Principles of Animation

Taught by Toby Winder

Course Number:
Software Version:
Original Run Date:
July 2018 
9 hours 20 minutes 
This course focuses on the 12 principles of animation, helping you attain a solid understanding of these principles and gain the ability to apply them to animations. Having this foundation is not only vitally important in improving the quality and believability of animations, but also in creating a language for an animator to communicate ideas to other animators and to aid in receiving feedback from supervisors.

Members will work through animation exercises that become progressively more challenging and complex, allowing application of the principles and helping structure the learning experience. While the course is taught using Maya, all the principles and concepts will apply in any 3D software that is capable of animation. Knowledge of Maya is assumed, but an expert knowledge level is not required by any means.

This course is taught by Toby Winder, a Senior Animator currently working at Rodeo FX in Montreal. He has been in the Animation and Visual Effects industry since 2006 and has contributed to many projects such as Batman: The Dark Knight, Dr. Strange, and Alien Covenant. Toby has animation experience in high-end VFX, television, commercials, and games.
Principles of Animation
Watch our overview of the course

Class Listing

Class 1: The 12 Animation Principles

We go through the 12 animation principles with some quick examples to illustrate them. We discuss how they can be used in your work to improve the quality and believability of your animations. We also discuss what we are going to cover in this course.

Class 2: Maya Setup

In this quick class, we setup Maya to make the animation process smoother.

Class 3: Bouncing Ball Animation

We work through a bouncing ball animation exercise, taking special notice of the animation principles that are most involved in this project. We will then look at adding rotation into the mix.

Class 4: Changing the Bouncing Ball

We look at changing up the bouncing ball a little. We work on animating a very heavy ball and how we can use the principles we are learning about to sell the weight of the ball.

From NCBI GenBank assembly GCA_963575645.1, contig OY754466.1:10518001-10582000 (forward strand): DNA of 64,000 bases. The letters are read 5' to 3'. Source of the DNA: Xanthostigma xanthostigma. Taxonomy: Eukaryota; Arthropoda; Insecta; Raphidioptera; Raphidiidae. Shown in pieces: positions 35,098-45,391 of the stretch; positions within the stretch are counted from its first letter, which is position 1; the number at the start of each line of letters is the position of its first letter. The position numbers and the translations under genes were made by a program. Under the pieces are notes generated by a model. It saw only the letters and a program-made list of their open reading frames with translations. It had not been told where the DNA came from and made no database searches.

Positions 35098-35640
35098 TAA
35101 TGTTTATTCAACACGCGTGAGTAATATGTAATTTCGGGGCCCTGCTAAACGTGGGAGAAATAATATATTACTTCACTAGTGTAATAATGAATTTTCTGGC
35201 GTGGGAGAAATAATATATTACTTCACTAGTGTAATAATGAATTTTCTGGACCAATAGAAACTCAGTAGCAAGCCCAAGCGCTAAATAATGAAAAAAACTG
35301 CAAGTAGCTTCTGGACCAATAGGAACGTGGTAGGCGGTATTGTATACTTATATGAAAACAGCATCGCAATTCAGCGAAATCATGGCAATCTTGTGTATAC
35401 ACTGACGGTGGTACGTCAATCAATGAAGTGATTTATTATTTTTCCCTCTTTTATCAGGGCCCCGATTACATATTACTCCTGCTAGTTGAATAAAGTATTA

Class 5: Squash and Stretch

We return to our first bouncing ball and look at adding squash and stretch to our animation.

Class 6: Overlap and Drag

We work through an animation exercise focusing on the principles of overlap and drag. This should help you understand this principle better, and equip you to tackle more challenging types of motions (tails and ropes etc).

Class 7: Refining the Animation

We continue to refine the animation from the previous class.

Class 8: Walk Cycle

Walk cycles are both some of the more basic exercises and some of the most complex. This is the first time dealing with a whole character, so it is a lot to take in and deal with. We cover the technicalities of actually animating a cycle, focusing on using the knowledge we have gained to scrutinize our work and to up the quality of the animation. The ideas we cover in this video should apply to any other cycle you want to work on, especially other walk cycles and run cycles.

Class 9: Walk Cycle - Body Core

We continue our walk cycle, focusing on the core of the body.

Class 10: Walk Cycle - Arms

We continue with the walk cycle, working on the arms and some of the finishing touches.

Class 11: Bipedal Jump

This is a useful exercise, as it will encompass all of the principles we have covered and allows us to apply some of them in ways we hadn’t yet considered. It is also a great way to ease into more ‘acting’ type work and something closer to a realistic shot. This animation is more complicated because we are working on a whole character and the long duration and lack of cycling makes it more complex with nowhere to hide.

Class 12: Bipedal Jump - Body Core

We continue to work on the jump animation, focusing on the core of the body.

Class 13: Bipedal Jump - Arm Movement

We continue to work on the jump animation, cleaning up the arm movement and adding some finishing touches.